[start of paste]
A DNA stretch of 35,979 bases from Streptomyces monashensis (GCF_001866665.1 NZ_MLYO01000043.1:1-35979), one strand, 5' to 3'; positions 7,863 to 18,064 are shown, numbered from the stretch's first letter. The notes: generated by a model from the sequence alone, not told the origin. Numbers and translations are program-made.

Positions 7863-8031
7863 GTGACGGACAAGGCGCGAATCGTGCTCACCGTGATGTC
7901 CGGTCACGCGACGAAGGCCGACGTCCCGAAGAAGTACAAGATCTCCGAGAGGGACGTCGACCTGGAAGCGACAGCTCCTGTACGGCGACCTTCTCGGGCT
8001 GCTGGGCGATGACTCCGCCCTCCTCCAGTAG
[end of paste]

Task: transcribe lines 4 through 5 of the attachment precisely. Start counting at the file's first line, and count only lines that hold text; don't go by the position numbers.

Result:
7901 CGGTCACGCGACGAAGGCCGACGTCCCGAAGAAGTACAAGATCTCCGAGAGGGACGTCGACCTGGAAGCGACAGCTCCTGTACGGCGACCTTCTCGGGCT
8001 GCTGGGCGATGACTCCGCCCTCCTCCAGTAG